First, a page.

He also saw the growth of aid to municipalities through the private sector and volunteers. He declared that this assistance will be necessary if local government is going to survive. In Fort Worth, police reserves, who are volunteers, give 8 to 10 hours a week to the city and he commented, “I think the same thing can happen in the fire service and I think it will happen.”
He predicted more volunteer programs in even the large cities. Herchert also foresaw more built-in fire protection to limit the problems faced by fire departments.
Lieutenant Alton Bostick of the Fort Worth Fire Department, speaking as a union representative, predicted that manning is probably going to he the key issue of the future. Stating that how this problem is handled will influence the future of the fire service, he asked, “At what level (of manning) do we become ineffective?”
He stressed the need for chiefs to concentrate on their prime objectives and he observed, “In the fire service, productivity is how well we meet our prime objectives.” Bostick categorized doing non-fire service work as nonproductive.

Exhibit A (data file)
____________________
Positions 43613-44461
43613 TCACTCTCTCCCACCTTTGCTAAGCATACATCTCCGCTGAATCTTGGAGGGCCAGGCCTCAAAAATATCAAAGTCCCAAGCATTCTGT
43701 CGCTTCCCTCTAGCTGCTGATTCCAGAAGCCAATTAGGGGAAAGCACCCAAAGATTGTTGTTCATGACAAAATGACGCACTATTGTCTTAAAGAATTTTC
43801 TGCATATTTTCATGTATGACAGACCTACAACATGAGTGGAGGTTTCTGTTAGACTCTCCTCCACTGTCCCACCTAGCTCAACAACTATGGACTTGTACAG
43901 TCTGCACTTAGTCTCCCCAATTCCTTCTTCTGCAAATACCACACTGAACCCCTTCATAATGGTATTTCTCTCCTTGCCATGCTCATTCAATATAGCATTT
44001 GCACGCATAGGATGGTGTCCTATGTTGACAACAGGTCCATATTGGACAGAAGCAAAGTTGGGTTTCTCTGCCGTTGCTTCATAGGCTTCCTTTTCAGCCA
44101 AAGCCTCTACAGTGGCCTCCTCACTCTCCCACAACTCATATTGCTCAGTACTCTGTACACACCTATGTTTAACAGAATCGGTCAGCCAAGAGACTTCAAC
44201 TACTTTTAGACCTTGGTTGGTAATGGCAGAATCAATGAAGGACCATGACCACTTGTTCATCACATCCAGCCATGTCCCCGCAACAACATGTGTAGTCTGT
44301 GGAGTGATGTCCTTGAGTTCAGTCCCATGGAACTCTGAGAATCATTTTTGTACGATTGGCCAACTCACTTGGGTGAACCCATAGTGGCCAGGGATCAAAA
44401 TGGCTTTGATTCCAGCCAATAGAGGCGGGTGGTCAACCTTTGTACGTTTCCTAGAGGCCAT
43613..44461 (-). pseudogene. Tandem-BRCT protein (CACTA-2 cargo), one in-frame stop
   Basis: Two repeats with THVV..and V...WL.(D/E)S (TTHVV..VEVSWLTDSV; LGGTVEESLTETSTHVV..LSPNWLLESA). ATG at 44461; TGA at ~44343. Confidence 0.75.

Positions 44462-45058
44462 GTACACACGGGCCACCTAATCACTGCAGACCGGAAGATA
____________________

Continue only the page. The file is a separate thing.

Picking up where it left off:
The Fort Worth lieutenant said that most fire departments do a good job training first grade fire fighters, but there is a need to do more for the higher ranks.
“If you’re not training and developing people to be supervisors, you’re going to get the kind of supervisors you deserve,” he warned.
In a discussion of management team-building, James Ladd of Ladd & Associates, Raleigh, N.C., warned that you may find that your goals are not the same as those of your staff people. However, you find out where they have been heading all along, he commented, and suggested that there be compromise on team goals. He defined teambuilding as the promoter of motivation that gets things done because the members want to do them.
Ladd explained that first you must have a skeleton on which to build and only the top man can design the skeleton. He stated that the chief must understand where he is and where his organization should go. Involving others—as in team-building—puts flesh on the skeleton, he added.
Demanded by fiscal crisis
Coleman Conrad, San Diego deputy city manager, declared that the “importance of developing a management team is directly proportional to the fiscal crisis.” His city is involved in organizational development that is producing measurable results. He credited the program for a 45 percent reduction of vehicle down-time in the city vehicle maintenance division.